(A paper delivered at the International Conference in the Writing and Practice of Performance Poetry held at Bath Spa University College, England from 10 – 13 July 2003.)
Poetry is one of the most potent tools through which art shapes cultures and nations. The influence of poets on political thought and action in modern states is well-documented. Poets in almost every culture of the ancient world held prime positions in society in recognition of the spiritual renewal and group identity and cohesion that their works promoted.
In pre-colonial Africa, as recent as one hundred years ago, many tribes had families whose specialty was to learn and transmit the history and beliefs of the tribe from generation to generation. These were the repository of the clan’s common culture who gave renditions in poetic language to remind leaders and the people of their past. Oral poetry was an essential aspect of intra and inter-community communication. Whole villages would gather in a market place to listen to the wandering hereditary poets. These poets, the eyes and ears of their society, soon evolved into stinging social critics, graduating from walking libraries of cultural history to being the conscience of the community and advocates for societal reformation. Many also developed their art into a praise form and became poets of the royal palaces, employed to laud, in specially composed odes, the heroic deeds and the esteemed lineage of the aristocracy. Through these poets, Africans preserved their history and culture for many generations while at same time evolving home-grown political philosophy. Their words and works ensured the definition and formalisation of identity.
With western education, the advent of written literature, and the mass media, the sight of the wandering poet became a rarity. The village poet slowly faded into obscurity as a new kind of poet, trained to write in a foreign language and borrowing from a colonising culture took pre-eminence. To free Africa and self-govern, Africans had to read and learn the ways of the European. This explosion in reading created also a growing market for both native writer-poets and their mentors and idols in Europe. Subsequent generations of Africans mainly read to be part of a new and emerging educated and growing elite and it seemed the further you moved from the old ways, the better you were in the eyes of your peers and society. Libraries, private and public, sprang up. Africa’s romance with the book blossomed.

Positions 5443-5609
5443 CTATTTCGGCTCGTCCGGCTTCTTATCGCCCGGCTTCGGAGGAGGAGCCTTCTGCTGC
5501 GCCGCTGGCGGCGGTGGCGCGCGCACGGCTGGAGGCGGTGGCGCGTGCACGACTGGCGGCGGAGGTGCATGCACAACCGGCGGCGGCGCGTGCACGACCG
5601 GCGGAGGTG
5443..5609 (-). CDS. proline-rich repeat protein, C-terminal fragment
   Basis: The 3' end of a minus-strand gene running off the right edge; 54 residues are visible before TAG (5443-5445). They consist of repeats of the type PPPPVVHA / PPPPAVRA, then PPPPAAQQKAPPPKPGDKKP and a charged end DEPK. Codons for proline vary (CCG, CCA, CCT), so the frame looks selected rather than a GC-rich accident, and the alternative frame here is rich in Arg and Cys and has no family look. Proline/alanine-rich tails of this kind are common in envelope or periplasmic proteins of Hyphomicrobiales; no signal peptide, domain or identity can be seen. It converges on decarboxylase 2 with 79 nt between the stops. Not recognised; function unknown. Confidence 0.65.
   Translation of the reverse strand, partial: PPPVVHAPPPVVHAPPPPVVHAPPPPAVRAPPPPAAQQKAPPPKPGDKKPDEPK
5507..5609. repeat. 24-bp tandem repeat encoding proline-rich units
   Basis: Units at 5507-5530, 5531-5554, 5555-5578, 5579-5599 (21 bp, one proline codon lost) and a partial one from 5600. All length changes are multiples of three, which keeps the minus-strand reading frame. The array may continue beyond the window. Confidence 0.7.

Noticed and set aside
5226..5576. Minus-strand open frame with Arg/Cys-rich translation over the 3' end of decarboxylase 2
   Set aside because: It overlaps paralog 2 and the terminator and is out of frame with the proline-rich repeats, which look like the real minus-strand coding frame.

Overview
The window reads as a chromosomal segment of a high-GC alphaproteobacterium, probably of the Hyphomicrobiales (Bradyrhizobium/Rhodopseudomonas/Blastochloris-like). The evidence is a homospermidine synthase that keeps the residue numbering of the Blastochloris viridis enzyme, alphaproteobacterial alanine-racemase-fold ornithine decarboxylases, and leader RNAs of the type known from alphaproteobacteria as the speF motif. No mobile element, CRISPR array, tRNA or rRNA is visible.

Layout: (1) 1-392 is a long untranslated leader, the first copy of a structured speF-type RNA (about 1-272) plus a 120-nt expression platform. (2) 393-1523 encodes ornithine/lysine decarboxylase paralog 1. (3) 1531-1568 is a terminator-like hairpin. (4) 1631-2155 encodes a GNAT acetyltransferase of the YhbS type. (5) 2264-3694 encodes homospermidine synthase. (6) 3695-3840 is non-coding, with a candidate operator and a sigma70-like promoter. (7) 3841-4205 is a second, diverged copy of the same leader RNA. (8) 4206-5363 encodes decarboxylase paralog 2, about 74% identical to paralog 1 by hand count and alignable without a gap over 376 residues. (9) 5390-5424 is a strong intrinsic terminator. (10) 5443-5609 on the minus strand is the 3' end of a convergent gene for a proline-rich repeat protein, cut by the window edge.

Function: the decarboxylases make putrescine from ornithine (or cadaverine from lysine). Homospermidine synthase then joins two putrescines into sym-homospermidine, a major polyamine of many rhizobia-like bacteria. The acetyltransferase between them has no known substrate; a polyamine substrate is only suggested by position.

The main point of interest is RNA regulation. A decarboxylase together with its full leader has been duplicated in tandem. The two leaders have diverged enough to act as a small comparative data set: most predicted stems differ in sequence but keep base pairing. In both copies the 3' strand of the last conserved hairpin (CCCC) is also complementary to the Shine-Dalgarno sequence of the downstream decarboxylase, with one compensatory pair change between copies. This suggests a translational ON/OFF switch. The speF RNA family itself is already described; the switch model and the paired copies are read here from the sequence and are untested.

A few decades on, the story has changed. While many young people still look to western education and tastes for acceptance into high society, the tools of this transition have changed, more and more young Africans are picking their education from the electronic medium. The publishing industry in Nigeria which witnessed an economic boom in tandem with the oil boom of the 70’s is today in a freeze. Growing up in the deeply cultural university city of Ibadan, I was part of a generation of youth that gobbled up every printed word – from the most ragged student newsletter, to the dailies and innovative fiction/romance series both from home and abroad. With the economic downtown and the social and political upheavals of the 1980’s, the book suddenly lost its appeal. A new generation was growing up which borrowed its wisdom not from the printed word but from the oft empty and morally-corrupt lyrics of popular western pop musicians. The 90’s did not fare much better as one brutal military government after another took over and poverty became the lot of the majority of Nigeria’s population. Schools no longer had enough teachers and the few that were left, had no motivation. Parents who could encourage children to read, themselves, were no longer reading because there was virtually no time after the day was chewed up with surviving.
Today, there are perhaps two generations of Nigerians with a deep-seated aversion to reading whose culture does not extend to the enjoyment of literature or anything that might suggest any degree of intellectual exertion. What I have just described is a common phenomenon across Africa, a fact which I have discovered on travelling to a few other African countries and from interaction with writers and publishers from all over the continent. Most of the time, literary workers have blamed government policies for strangulating the publishing industry through high tariffs and poor economic policies, which is accurate, but there is another very important, and overlooked reason: many writers might also have failed their audience in not seeking a producer-propelled solution.